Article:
Unlike humans, robots do not come with the ability to think for themselves. This means that what a robot can do is pretty much what its creator has programmed it to do. While this is useful in factories on the assembly line where a robot might only have a few things to do, it becomes less useful when interacting with the real world.
Robots caretakers is expected to be a thing of the future, and to help that development along, Toyota Research Institute has adopted a unique approach to the problem by using virtual reality (VR) to teach robots skills it would need to be useful around a home. According to TRI’s senior manager Jeremy Ma, the reason for using VR is that because all homes are unique and it would be impossible to create a single set of instructions that would fit all households.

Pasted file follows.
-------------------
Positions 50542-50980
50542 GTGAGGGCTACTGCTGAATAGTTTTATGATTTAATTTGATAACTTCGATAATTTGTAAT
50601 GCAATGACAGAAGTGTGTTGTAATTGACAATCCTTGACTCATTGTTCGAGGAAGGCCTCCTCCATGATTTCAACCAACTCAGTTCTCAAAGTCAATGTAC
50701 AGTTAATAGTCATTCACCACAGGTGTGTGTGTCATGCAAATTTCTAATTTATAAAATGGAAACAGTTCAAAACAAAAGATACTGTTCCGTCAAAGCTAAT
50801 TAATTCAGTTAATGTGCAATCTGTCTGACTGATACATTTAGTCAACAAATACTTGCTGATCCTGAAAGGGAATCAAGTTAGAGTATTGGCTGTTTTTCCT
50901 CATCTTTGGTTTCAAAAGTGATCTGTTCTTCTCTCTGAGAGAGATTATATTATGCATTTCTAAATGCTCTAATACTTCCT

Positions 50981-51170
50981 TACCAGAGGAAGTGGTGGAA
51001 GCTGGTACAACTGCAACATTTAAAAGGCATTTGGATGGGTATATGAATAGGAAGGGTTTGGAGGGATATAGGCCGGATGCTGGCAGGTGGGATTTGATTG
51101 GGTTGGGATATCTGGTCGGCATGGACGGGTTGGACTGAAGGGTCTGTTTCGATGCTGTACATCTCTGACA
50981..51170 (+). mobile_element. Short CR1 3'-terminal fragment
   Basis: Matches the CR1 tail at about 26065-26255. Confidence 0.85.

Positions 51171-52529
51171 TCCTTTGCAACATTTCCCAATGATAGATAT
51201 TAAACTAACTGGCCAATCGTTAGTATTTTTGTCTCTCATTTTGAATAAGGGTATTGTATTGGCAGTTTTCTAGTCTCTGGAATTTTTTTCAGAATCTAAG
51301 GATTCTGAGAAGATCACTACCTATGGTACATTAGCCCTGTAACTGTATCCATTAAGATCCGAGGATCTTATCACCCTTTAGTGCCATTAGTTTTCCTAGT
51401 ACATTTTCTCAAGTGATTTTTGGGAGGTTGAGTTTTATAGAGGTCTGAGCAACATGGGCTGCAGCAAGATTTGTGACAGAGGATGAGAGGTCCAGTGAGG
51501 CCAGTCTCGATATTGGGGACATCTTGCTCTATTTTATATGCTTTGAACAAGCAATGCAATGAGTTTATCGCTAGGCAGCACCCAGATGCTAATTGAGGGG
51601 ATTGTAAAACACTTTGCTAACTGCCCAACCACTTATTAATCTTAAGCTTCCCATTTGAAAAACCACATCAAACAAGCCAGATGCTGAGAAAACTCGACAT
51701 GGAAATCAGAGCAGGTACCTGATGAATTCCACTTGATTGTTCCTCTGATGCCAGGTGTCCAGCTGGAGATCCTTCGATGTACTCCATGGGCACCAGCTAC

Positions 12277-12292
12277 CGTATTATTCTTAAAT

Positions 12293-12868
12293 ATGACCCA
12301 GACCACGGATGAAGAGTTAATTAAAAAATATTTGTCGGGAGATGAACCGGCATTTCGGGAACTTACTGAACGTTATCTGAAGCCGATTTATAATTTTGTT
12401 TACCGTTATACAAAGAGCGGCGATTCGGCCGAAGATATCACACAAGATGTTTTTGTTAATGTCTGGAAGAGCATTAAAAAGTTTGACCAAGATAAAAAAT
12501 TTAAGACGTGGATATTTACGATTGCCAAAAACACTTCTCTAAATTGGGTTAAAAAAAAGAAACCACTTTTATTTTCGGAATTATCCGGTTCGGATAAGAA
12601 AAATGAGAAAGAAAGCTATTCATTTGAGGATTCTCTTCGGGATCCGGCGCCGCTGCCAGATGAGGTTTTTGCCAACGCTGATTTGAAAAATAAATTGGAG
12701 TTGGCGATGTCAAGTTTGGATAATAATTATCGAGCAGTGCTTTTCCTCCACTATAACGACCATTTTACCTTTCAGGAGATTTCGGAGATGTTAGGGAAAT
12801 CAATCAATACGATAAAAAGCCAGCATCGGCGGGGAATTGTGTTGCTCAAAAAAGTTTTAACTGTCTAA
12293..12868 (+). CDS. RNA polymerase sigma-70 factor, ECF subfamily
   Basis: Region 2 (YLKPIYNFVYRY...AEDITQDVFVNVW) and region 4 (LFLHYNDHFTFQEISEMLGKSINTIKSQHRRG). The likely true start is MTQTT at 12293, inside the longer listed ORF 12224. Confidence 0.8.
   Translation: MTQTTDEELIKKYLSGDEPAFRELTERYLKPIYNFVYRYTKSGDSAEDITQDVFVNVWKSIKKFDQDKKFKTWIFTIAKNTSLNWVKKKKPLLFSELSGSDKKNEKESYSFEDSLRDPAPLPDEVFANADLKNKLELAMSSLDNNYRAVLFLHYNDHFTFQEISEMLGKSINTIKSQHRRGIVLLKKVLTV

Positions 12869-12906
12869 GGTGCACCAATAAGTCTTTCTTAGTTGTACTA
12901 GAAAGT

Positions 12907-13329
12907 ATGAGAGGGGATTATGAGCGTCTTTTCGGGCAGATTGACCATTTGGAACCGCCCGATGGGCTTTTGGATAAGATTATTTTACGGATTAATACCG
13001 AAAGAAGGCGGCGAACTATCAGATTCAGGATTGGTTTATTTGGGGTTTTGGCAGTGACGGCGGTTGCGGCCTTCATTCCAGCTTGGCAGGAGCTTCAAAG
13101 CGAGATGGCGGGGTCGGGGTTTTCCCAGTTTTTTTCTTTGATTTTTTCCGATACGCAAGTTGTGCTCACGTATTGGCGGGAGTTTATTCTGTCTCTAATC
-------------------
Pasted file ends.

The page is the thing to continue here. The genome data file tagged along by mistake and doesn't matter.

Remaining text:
So by using VR, it allows researchers to put themselves into the virtual shoes of the robot and see what they see and see what data the robots are picking up. They can then create a set of parameters for the robot to follow, like being able to identify objects, what objects in the scene are important, or even further, what parts of that object are important, and from that, robots will learn how to handle it.
TRI also notes that its technique can also be applied to robots in other fields, but for now, it is clearly far from being ready even though it does show a lot of promise.